Good Night, And Good Luck

 

Good Night, And Good Luck

Written by Grant Heslov & George Clooney

Directed by George Clooney

2009


Production:

Theatrical: Participant Productions & Section Eight

Video: Warner Home Video


Video:

Aspect ratio: 1.78:1

Resolution: 1080p

Codec: MPEG-2

Disc Size: 16.82 GB

Feature Size: 15.69 GB

Bit Rate: 20.24 Mbps

Runtime: 93 minutes

Chapters: 23

Region: All


Audio:

English Dolby Digital 5.1

English Dolby Digital 2.0


Subtitles:

English, French & Spanish


Extras:

• Audio Commentary by Writer/Director George Clooney & Co-Writer Grant Heslov

• Good Night, and Good Luck Companion Piece


Amaray Blu-ray case. 1 disc

Release Date: August 1, 2006


See my amendment regarding a more recent release from Lion Gate in Region B.

Comment

Good Night, and Good Luck is more distinguished than entertaining, more well-intended than inspired. It is nonetheless an important and well-directed and scripted film.  More important, it is a film about America's present as well as its past, for the parallels between government censorship and control of the media is as pervasive today as was in the days of Senator Joseph McCarthy and his list of names fifty years ago.  Today, however, that control is more insidious.  The public, while it thinks of itself as informed, is victim to a form of brainwashing that it seems to invite, even to encourage.  We are in serious trouble and, for the most part, the media today is not doing its job.  Thus, this movie.


George Clooney made his film in black & white so as to maintain our focus and not be distracted by pretty sets or too much verisimilitude, not so much or because TV in the fifties was in black & white.  [cf. notes on Image, below.]  There is a deliberate documentary feel to the film: Dialog seems to actually emanate from the actors instead of looped and dubbed later.  Dianne Reeves is actually singing, and what we hear is the recorded track of what we see.  That's novel.  The projected images of McCarthy and others is archival footage from the time.


     


Clooney's artless direction begins at a reception in 1958 to honor Edward R. Murrow several years after the events that make up the drama that follows.  Clooney's unselfconscious camera observes bits of time and place as it scans the guests in dreamy, grainy visuals in shallow depth of field – the hairstyles, dress and jewelry fashion, the omnipresent cigarette smoking.  He eavesdrops on fleeting fragments of conversation.  Clooney himself is seen only momentarily, the actor and his character utterly inconsequential at this moment.  The guest of honor is waiting in the wings, about to make what has become a classic speech on the responsibility of the news media, and especially television news. 


David Strathairn's impersonation of Edward R. Murrow is tight, reserved, restrained, ready to spring out with a well-placed, unassuming, but insightful phrase.  Once we see Murrow, no longer the celebrity we know from radio and television, move from behind the podium or away from the TV camera, we feel the authenticity of Straithairn's extension to a "real life" creation - for you and I have no direct knowledge of the man other than as newscaster and interviewer: There is no glitch in the transition from the impersonation of the man we know to the one Clooney wants us to know and the one Straithairn becomes.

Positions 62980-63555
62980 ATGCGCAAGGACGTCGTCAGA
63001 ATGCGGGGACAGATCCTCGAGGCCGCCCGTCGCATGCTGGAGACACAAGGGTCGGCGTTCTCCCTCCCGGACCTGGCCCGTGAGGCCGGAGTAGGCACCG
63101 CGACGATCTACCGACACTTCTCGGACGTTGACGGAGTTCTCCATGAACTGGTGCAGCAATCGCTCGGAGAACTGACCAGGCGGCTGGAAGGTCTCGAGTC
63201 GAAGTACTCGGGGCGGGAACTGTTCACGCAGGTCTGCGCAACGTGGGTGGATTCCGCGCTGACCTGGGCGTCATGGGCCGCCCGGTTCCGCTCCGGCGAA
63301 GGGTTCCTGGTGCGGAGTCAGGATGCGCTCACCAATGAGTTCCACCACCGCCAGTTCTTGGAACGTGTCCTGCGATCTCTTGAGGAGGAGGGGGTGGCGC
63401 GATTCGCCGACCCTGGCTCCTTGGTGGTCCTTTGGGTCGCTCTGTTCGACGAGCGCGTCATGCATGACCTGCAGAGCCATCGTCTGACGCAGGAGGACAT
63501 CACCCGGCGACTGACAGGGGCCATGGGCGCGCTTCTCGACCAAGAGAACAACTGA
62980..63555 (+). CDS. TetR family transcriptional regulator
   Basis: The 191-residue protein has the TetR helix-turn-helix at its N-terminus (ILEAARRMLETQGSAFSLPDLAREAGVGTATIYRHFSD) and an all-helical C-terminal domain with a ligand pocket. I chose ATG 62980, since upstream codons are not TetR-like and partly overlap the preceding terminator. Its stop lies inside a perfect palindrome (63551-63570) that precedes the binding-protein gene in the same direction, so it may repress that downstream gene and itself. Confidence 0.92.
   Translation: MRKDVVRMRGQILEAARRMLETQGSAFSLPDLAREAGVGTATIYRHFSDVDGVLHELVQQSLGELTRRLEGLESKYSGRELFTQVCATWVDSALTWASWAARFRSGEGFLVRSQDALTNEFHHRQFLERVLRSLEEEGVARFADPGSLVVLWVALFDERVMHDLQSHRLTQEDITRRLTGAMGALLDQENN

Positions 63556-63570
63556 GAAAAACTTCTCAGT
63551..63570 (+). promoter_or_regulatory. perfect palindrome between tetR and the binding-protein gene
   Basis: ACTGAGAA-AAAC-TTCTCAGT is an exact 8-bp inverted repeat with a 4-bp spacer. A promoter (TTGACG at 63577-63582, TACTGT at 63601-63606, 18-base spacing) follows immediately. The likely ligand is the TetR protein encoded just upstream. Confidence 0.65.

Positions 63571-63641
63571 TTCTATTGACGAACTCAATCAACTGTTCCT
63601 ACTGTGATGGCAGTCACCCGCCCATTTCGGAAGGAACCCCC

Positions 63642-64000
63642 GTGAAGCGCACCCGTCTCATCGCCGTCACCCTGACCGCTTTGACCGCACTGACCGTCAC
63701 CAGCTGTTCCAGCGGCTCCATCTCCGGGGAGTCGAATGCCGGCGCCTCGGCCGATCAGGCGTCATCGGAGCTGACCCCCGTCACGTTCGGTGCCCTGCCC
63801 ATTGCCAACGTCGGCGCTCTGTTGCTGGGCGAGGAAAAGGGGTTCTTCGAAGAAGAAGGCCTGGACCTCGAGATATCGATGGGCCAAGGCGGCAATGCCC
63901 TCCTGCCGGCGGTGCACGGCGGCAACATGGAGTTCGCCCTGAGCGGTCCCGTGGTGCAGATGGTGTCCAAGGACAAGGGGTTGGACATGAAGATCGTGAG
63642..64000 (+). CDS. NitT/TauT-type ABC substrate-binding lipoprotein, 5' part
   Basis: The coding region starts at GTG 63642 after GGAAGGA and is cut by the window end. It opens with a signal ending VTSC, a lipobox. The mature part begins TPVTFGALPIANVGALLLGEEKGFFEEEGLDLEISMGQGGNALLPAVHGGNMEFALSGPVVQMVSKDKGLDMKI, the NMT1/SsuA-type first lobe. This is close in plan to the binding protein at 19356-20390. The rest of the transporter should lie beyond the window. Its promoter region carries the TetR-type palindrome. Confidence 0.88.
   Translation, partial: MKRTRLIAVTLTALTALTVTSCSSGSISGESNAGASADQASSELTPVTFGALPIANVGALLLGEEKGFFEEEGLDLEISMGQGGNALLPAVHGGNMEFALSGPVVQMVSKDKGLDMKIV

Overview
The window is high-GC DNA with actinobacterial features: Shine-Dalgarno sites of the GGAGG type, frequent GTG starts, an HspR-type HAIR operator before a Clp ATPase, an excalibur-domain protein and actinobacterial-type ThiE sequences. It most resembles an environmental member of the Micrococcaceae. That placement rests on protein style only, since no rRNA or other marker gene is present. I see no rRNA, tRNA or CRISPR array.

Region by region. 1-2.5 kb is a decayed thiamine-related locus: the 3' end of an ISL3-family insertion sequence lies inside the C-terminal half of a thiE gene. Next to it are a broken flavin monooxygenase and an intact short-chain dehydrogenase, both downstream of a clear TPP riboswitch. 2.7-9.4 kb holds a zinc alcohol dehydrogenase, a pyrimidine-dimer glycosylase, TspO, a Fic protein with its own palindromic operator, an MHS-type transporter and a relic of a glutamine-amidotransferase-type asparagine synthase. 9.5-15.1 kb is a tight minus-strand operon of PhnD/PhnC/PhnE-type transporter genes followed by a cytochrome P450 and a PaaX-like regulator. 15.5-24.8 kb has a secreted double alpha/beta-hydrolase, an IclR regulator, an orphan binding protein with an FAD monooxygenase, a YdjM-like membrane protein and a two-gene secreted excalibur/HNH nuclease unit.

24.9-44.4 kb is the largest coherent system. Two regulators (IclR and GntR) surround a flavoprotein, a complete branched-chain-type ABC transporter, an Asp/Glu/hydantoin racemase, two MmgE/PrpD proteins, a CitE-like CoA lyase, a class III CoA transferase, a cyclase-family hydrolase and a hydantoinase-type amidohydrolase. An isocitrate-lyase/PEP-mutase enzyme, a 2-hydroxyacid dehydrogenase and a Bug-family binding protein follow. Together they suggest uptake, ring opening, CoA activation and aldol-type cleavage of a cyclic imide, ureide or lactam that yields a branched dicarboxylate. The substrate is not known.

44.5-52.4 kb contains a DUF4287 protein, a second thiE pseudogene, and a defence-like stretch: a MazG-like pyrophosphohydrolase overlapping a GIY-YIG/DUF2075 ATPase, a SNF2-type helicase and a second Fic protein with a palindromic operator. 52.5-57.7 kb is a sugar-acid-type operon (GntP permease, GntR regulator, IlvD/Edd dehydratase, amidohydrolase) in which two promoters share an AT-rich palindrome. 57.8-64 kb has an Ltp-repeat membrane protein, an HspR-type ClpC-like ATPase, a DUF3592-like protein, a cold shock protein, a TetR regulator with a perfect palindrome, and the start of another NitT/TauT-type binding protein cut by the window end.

With Murrow now fixed clearly in our minds, the other, less familiar, but still very important real-life characters come to life in Frank Langella's William Paley, tough-minded but sympathetic head of CBS; Jeff Daniels' Sig Mickelson, the man responsible for developing CBS news for television, George Clooney's understated Fred Friendly, Murrow's associate partner in the See It Now series, the hard-hitting investigative program that eventually led to 60 Minutes; and Ray Wise's desperate and rapidly disintegrating Don Hollenbeck, one of the more painfully visible casualties of the Hearst papers' attacks on journalists that criticized McCarthy.


Murrow and Friendly had been on the lookout for a way to expose the tyranny of McCarthy's bogus and irresponsible accusations. Joe Wershba, played by Robert Downey, Jr. (a fine actor in the hands of director that can help contain his natural exuberance) brought to CBS the necessary footage in the case of Lt. Milo Radulovich, a reserve officer had been summarily retired by the Air Force because his father and sister had been accused of being communist sympathizers The investigation of the case by See It Now, and subsequent attempts by the military, other news organizations and CBS itself to censor it, is the main focus of the movie.  Wershba, by the way, went on to become one of the original producers of 60 Minutes.  Prior to and during the events of the movie, Wershba was married secretly to the character played by Patricia Clarkson: Shirley Wershba also wound up eventually at 60 Minutes.  The main points of the drama of Good Night, and Good Luck is commented on and interpreted for us in the Wershba's conversions "at the water cooler."